Corrie McKeague’s mother reveals family were ‘misled’ by police over Milton landfill search
- Credit: Gregg Brown
It was “absolute luck” that police officers searching landfill for Corrie McKeague have not been faced with an even greater task, his mother claimed today.
Despite claiming that the landfill site in Cambridgeshire was always an open line of enquiry, Corrie’s mother Nicola Urquhart has revealed police released the site four months ago.
However, even though the landfill owners had been given legal permission to start piling rubbish back on top of the area where Corrie’s body may have been dumped, it was only “sheer luck” that it did not resume, Mrs Urquhart claimed.
She described how back in October 2016, around a month after her 23-year-old son disappeared from the centre of Bury St Edmunds on September 24, police rang to inform her the landfill site had been released as police were “convinced” Corrie was not there.
When the police later announced the landfill search, Mrs Urquhart said it was explained to her that no waste had been piled on top through “luck”.
“It was not by design that no more waste was piled on top,” she said. “It is just luck. I think that the area may have already been full, but I was not told why.”
She said that they had led her to believe the site where her son may be buried was being used to dump waste again, despite her “begging” officers to keep a hold on the rubbish site.
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The revelations came as police invited the press down to Milton Landfill yesterday, with a team of eight trained officers seen searching the waste.
The search could cost up to £500,000 on top of the £300,000 already spent by Suffolk police.
Detective Superintendent Katie Elliot said: “Extensive enquiries have been conducted including searches in and around Bury, CCTV enquiries, witness enquiries.
“A search such as this is not entered into lightly and our enquiries to date have led us to believe there is a strong possibility that Corrie may have been brought [here].”
Police say they have been considering searching the landfill for some time, but Mrs Urquhart said today this was at odds with what she had been told over the past five months.
• If you have any information relating to the inquiry please phone the police incident room on 01473 782019 or Crimestoppers anonymously on 0800 555 111
Police respond to Nicola’s accusation
Police confirmed that the landfill site they now believe contains Corrie McKeague was released, but have stressed they remained in contact with the owners and made it clear they may return to search the site.
A spokeswoman for Suffolk Constabulary confirmed Milton Landfill, owned by FCC Environment was initially held by police investigating Corrie’s disappearance, but was later released in October.
However, she said they remained in contact with the owners.
“As we have said, nothing further was deposited on the area where the waste collected that evening was placed,” she said. “When an initial decision not to search the landfill was made we remained in contact with the site who had identified where the waste had been deposited. They placed nothing further on top of this.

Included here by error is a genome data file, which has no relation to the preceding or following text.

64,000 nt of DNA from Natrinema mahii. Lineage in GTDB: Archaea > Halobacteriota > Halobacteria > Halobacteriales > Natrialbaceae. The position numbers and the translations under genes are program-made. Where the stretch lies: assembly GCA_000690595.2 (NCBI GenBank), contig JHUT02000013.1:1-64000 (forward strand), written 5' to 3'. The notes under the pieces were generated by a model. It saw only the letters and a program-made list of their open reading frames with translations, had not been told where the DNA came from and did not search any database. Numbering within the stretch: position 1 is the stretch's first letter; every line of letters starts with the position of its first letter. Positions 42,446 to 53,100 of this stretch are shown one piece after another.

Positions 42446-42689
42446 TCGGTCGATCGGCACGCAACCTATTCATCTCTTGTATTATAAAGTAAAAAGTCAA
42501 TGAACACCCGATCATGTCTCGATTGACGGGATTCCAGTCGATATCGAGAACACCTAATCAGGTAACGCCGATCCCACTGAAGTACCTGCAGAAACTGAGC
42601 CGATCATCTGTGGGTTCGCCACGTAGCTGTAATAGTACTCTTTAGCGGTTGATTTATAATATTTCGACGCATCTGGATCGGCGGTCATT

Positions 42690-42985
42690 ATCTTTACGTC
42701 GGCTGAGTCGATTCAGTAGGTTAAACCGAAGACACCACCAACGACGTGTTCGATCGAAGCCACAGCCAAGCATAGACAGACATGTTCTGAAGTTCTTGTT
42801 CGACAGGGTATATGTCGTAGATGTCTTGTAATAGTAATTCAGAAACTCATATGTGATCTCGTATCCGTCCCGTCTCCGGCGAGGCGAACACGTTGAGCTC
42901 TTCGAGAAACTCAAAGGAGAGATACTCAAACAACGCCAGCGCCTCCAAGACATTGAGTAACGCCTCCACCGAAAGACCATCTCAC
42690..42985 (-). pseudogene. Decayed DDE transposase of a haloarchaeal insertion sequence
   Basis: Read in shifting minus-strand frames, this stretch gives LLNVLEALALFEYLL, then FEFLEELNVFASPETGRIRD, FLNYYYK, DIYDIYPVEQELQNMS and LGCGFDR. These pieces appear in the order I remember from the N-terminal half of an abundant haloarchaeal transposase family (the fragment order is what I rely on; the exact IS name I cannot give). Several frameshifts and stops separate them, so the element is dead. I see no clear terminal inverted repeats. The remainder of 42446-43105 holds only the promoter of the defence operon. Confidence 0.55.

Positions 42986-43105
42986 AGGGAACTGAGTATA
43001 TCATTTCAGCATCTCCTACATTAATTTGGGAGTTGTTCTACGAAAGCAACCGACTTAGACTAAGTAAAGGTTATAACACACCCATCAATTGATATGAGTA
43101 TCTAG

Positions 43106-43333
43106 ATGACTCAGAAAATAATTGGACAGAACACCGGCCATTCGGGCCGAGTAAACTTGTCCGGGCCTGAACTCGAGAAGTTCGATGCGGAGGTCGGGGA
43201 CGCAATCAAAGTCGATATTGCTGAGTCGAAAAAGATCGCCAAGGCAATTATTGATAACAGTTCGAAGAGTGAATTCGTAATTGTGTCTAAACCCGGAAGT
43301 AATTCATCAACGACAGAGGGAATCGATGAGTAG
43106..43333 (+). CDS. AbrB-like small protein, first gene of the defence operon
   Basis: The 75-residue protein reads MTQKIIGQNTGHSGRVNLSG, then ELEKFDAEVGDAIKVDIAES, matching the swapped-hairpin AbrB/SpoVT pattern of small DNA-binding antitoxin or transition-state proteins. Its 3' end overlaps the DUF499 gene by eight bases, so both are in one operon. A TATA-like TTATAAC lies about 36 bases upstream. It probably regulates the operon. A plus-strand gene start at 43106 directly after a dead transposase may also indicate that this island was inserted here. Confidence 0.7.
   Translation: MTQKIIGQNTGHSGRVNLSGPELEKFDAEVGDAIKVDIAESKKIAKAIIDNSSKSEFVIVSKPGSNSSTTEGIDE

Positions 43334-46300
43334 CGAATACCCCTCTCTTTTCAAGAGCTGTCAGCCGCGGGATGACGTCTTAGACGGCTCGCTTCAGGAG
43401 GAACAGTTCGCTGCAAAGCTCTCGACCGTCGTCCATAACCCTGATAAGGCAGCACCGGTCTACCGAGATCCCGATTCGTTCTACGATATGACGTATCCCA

“Had anything further been deposited we would have encompassed this in the current search.”
Why search the landfill?
The landfill, near Cambridge, was the destination of waste collected by a truck which emptied a bin from the ‘horseshoe area’ shortly after Corrie McKeague entered at 3.24am, September 24 2016.
Corrie was recorded on CCTV entering the area, which is off Brentgovel Street in Bury St Edmunds, and is never seen leaving or on any other camera in the town.
Corrie’s mobile phone was traced along the same route as the waste truck and at a similar time, before losing signal at Barton Mills. His phone has never been found.
The waste lorry was initially ruled out as unlikely, as the recorded weight of the rubbish picked out of the bin was only 11kg.
Nicola Urquhart, Corrie’s mother, pleaded with police to search the landfill, but they maintained that, due to the weight of the rubbish, Corrie could not be there. She said that police told her they believed his phone may be there, but they could not justify the cost of searching the landfill for a phone.
It emerged earlier this week that the real weight of the rubbish was in fact more than 100kg. The revelation came after an employee of the waste company was arrested on suspicion of perverting the course of justice, but then released without charge.
Police claimed the decision to search the landfill was made before the bin error was discovered, with CCTV, witness reports and the searches helping to rule out other possibilities.
Speaking today, Detective Superintendent Kate Elliot said the waste company was asked on several occasions about the weight of the rubbish, as the police checked and rechecked all information provided.
She defended the investigation’s early decision to focus on the theory that Corrie had attempted to walk home to RAF Honington, where he had been based for three years. “Think if we had decided to search the landfill at the start, and then Corrie was found along a route between Bury and Honington? The information provided early on suggested Corrie intended to walk home,” she said.
This theory led to thousands of hours searching the vast rural area between the two locations.
So far the investigation has cost more than £300,000, with the landfill search set to cost another £500,000.